In 2012 the UCT campus was shortlisted by The Daily Telegraph as one of the most beautiful in the world. It echoes the sentiments of its principal designer JM Solomon in 1919 when he said “The new university which architecturally is to come into being at Groote Schuur has natural advantages in the beauty off its site unsurpassed by any similar institutions in the world”. Part of the Estate assembled by Cecil John Rhodes as an incalculably valuable and far-reaching environmental conservation, was intended as a “national” university and chosen after the enactment of the UCT Act in 1916.

Herbert Baker, who first met Rhodes at dinner in Glenara (today the official residence of the Vice-Chancellor) and who had rebuilt Groote Schuur after the fire, was the architect of choice but was by then overwhelmed by the grand imperial project of New Delhi. JM Solomon, an inexperienced South African protégé in his Cape Town office also had the support of influential trustees of the Rhodes Estate and Wernher-Beit Bequest. He embarked on an extensive study tour of Europe and North America, soaking up designs of university architecture.

His genius concept referencing the summit of Devil’s Peak and the pivot of the old Rustenburg Summer House below won favour but early estimates of a Million Pounds for the core of 7 buildings, in addition to a site to be prepared without today’s heavy machinery, immediately began to trim his vision. The one aspect that was never subject to compromise was the cloister and quadrangle Oxbridge model for the two residences.

A depressed Solomon was a victim of the 1918 flu epidemic and frustrated by endless tinkering by design committees. Only two months after the turning of the first sod on 2 July 1920, he committed suicide in The Woolsack. CP Walgate had only recently been engaged to assist him and with two well-established Cape Town architects Hawke and McKinlay inherited the mantle and a site finally ready for building in 1926.

When the Prince of Wales toured the Empire in 1925, he was installed as UCT Chancellor of UCT and laid the foundation stone of Men’s Residence on 1 May in “the presence of students bursting their throats with their college song”. Nearing completion in 1927, the bleak cement plaster and plain roof tiles drew criticism. They are now the palette for all university buildings! In 1928 Beattie proudly showed off Men’s Residence to the Mayor and Council who praised its “Old World culture in perfect keeping with the charm and dignity of the Mother City”. Teak panelling, honest brickwork and brass electroliers would allow students “to live in elegant luxury congenial to learning”.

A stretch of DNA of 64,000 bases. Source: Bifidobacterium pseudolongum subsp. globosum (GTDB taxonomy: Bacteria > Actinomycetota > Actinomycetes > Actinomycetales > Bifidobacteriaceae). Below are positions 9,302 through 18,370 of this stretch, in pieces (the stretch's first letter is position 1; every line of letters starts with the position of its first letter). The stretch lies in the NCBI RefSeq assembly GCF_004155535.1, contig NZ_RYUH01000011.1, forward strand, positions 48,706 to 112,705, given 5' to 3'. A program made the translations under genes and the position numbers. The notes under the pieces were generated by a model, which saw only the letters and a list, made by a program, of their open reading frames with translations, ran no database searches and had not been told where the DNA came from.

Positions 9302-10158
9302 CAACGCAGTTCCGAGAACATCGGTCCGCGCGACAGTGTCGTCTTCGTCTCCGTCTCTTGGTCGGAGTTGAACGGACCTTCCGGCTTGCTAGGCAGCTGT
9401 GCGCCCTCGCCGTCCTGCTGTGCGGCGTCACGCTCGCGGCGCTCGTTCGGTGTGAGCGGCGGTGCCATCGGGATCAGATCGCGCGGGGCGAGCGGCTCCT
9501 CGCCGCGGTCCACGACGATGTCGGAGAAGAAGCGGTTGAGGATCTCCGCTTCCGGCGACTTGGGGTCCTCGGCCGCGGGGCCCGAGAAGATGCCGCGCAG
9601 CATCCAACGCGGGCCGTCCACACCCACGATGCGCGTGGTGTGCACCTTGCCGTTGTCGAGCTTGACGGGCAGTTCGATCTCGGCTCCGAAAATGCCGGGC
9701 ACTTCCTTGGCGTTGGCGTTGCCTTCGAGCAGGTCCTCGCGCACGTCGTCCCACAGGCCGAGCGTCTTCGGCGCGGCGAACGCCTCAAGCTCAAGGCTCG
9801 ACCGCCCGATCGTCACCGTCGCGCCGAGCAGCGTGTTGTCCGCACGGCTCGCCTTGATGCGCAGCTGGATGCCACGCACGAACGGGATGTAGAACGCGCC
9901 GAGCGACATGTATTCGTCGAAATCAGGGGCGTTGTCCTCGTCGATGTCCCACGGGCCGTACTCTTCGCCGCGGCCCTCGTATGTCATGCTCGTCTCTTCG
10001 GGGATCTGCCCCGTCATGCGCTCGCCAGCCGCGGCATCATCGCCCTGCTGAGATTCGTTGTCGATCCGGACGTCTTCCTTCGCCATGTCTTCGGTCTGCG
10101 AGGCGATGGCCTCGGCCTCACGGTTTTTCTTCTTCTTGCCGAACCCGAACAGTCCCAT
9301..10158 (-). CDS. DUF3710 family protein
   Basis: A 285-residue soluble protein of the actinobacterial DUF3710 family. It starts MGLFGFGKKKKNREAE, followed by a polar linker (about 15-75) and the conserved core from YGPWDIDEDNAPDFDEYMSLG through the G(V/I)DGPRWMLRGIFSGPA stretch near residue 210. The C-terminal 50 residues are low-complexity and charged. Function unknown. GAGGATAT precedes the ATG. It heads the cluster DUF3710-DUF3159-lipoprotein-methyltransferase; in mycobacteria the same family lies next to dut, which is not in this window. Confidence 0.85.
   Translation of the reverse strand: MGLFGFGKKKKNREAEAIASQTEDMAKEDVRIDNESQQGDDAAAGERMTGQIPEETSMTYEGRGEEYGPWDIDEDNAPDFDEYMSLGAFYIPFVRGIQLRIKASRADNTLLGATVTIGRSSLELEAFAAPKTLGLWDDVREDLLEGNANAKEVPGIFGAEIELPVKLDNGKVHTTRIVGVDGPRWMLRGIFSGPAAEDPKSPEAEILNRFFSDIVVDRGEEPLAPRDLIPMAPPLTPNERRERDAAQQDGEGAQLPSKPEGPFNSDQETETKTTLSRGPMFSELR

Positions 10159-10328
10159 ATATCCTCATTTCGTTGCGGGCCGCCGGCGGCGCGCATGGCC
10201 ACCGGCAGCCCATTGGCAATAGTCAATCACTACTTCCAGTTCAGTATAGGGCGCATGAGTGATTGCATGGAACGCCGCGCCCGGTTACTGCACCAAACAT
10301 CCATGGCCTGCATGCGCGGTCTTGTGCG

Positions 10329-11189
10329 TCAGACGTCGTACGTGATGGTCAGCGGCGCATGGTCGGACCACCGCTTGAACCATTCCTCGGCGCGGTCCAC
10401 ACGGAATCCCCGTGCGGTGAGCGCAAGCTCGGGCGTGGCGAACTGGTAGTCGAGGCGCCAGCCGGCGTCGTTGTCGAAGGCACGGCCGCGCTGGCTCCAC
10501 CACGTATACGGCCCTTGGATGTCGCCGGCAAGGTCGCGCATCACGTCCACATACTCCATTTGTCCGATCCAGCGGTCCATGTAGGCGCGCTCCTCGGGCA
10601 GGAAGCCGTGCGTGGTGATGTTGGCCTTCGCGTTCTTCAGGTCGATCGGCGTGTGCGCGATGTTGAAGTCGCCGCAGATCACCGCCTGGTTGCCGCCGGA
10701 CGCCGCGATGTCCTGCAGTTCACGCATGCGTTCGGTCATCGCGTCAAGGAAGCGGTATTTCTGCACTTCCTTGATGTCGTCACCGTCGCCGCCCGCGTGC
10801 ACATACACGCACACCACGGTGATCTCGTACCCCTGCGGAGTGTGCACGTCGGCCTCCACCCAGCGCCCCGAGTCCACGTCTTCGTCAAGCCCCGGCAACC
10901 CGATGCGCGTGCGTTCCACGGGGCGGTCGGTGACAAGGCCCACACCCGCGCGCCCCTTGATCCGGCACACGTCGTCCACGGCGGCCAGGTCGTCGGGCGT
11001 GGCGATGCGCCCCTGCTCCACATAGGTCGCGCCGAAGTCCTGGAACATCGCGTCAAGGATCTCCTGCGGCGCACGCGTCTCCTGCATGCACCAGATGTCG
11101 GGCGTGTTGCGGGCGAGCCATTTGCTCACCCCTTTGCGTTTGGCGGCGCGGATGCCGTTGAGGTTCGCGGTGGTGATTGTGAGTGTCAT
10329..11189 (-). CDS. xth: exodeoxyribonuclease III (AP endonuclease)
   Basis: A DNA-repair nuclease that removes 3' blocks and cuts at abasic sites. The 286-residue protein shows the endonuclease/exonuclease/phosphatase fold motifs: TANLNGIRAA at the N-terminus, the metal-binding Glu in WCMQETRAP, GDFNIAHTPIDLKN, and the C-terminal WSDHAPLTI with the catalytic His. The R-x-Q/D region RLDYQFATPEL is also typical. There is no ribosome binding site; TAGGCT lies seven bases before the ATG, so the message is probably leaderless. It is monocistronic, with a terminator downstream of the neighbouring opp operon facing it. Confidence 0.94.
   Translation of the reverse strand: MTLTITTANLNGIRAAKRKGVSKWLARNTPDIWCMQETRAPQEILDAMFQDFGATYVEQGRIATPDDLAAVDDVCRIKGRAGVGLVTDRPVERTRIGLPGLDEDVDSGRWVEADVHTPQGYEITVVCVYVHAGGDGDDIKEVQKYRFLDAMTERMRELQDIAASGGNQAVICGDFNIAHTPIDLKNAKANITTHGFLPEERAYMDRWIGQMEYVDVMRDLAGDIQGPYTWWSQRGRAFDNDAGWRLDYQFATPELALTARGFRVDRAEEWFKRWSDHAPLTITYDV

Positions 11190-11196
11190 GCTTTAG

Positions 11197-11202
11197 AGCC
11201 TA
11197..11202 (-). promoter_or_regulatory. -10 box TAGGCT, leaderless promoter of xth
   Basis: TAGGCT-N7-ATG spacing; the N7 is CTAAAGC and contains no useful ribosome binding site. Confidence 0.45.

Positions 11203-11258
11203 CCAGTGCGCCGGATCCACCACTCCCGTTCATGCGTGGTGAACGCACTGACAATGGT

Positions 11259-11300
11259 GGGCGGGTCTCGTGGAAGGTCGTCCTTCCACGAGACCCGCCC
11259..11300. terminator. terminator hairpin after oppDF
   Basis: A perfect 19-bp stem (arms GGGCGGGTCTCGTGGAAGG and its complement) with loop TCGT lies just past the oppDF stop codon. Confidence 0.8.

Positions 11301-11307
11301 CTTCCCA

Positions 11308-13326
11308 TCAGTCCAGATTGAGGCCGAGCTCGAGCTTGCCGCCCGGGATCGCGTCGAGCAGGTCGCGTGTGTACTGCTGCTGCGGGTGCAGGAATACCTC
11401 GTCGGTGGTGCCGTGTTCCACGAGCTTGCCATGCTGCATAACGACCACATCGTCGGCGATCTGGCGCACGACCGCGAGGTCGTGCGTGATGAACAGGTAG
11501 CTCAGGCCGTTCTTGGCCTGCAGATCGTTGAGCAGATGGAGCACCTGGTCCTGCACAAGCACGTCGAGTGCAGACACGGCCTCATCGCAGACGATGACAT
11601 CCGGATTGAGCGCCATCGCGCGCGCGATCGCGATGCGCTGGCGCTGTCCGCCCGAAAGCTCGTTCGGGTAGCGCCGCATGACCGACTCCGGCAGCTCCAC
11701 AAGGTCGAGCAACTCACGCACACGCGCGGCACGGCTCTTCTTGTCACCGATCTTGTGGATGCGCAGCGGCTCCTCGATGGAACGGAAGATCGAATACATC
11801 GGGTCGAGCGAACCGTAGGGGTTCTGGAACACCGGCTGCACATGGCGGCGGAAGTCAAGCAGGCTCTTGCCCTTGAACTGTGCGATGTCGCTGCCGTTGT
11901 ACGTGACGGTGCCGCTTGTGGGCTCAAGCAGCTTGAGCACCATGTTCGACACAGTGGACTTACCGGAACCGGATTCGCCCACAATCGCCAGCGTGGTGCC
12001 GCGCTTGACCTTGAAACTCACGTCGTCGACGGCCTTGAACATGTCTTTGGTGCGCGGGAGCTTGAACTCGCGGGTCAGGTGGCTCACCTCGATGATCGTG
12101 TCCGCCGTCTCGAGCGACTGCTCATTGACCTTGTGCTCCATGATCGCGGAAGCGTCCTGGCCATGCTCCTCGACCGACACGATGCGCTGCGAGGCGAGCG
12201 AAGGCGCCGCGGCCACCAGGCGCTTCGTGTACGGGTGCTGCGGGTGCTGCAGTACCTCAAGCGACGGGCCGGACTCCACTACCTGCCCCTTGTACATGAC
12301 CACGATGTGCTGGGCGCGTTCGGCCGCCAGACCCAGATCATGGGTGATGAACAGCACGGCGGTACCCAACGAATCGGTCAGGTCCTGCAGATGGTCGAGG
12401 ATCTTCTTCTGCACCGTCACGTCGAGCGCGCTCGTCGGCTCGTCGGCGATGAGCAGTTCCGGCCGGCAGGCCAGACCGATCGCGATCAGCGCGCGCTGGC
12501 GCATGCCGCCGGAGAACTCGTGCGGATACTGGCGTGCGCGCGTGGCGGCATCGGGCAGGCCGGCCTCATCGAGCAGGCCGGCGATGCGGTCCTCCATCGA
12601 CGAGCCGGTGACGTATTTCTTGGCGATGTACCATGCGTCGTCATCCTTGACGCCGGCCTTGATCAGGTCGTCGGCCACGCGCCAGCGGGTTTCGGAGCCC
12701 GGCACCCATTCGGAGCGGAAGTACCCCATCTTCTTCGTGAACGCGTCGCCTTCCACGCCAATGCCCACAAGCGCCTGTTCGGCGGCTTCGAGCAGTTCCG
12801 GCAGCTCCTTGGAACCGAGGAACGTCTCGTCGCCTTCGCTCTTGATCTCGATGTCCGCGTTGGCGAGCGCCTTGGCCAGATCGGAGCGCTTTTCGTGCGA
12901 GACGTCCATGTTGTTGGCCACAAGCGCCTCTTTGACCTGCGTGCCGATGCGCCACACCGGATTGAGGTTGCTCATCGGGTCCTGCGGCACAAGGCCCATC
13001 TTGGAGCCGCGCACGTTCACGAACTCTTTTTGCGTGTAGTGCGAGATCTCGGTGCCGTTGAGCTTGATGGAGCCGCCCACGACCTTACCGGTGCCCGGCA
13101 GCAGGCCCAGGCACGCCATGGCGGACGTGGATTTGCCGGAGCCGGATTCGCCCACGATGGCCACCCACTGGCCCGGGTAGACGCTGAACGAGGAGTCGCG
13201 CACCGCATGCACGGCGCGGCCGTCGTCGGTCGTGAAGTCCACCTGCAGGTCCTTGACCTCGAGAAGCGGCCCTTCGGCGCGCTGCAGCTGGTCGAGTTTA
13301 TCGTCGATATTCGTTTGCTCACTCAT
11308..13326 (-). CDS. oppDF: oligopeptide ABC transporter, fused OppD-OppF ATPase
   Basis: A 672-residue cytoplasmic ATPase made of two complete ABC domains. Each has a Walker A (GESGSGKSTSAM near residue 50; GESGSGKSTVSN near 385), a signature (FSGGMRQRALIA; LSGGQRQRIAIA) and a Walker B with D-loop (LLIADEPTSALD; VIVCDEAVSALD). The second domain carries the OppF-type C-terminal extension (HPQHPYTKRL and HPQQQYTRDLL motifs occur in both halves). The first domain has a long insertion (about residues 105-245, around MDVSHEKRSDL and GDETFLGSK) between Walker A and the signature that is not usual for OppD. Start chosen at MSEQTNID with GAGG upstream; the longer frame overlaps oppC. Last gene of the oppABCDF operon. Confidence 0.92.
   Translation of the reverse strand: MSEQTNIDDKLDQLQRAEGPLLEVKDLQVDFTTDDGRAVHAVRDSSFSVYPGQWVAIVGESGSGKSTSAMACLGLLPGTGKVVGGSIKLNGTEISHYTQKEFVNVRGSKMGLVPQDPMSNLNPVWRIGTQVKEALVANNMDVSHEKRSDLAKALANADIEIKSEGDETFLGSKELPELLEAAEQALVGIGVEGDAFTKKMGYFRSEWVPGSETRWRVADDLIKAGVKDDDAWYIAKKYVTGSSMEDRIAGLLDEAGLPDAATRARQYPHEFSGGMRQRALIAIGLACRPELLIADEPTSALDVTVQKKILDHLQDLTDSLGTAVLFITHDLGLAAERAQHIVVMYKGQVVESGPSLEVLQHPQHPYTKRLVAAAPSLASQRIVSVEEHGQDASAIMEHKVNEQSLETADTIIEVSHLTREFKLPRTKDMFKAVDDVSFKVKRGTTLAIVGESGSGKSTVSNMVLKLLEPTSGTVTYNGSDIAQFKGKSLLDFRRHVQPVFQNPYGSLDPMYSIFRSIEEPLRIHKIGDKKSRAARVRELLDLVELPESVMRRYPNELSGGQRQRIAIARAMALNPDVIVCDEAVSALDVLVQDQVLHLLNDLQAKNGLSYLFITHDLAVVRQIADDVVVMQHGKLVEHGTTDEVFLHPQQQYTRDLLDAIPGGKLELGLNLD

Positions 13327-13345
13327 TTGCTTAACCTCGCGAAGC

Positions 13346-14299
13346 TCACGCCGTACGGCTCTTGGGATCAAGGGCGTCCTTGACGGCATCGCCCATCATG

The Common Rooms

There was generous provision by the architects for public and recreational space.

On the Ground Floor, the charmingly appointed and furnished Visitors’ Room harks back to the days when it was only here that female visitors could be entertained after having “signed in”.

Next to it, the Lower Common Room, although also generously panelled, always seems to have drawn the short straw as pock-marked records of dartboards testify. Venue of bawdy sing-songs around the old upright piano, afternoon tea and the daily newspapers, it assumed the alien function of television lounge,  ripping out the soul of a room in search of an appropriated role.The precious Visitors’ Book containing the signatures of monarchs and University worthies among others, is now in safer hands at the Warden’s Lodge.

The neighbouring House Committee Room has served as the seat of student government in Smuts Hall since 1928 and each new committee serves under the watchful eyes of a complete photographic record of its predecessors.

The Upper Common Room on the first floor is of grand proportions and possessed of a generous balcony taking in both the rugby fields and the Cape Flats. Hosting everything from the raucous House gramophone of the Twenties to the musical genius of the day at the keyboard of the baby grand, it has seen House meetings, debates and literally hundreds of functions sometimes warmed at its two baronial hearths. For more than 50 years it contained many fine paintings since redistributed within the University for reasons of safety. Latterly it has come to host various Honours Bards but pride of place goes to the Roll of Honour for the Fallen of Men’s Residence unveiled in the House’s 25th anniversary year.

Below stairs and once accessed off Rugby Road, the garage for the privileged few in the Thirties, enjoyed various schemes to convert it into a billiard room. This was finally achieved in 1970 and in 1976 the “Beer Club” was formalised as The George in honour of Professor George Menzies who had been Warden for 21 years. The venue is once again the focus of major refurbishment.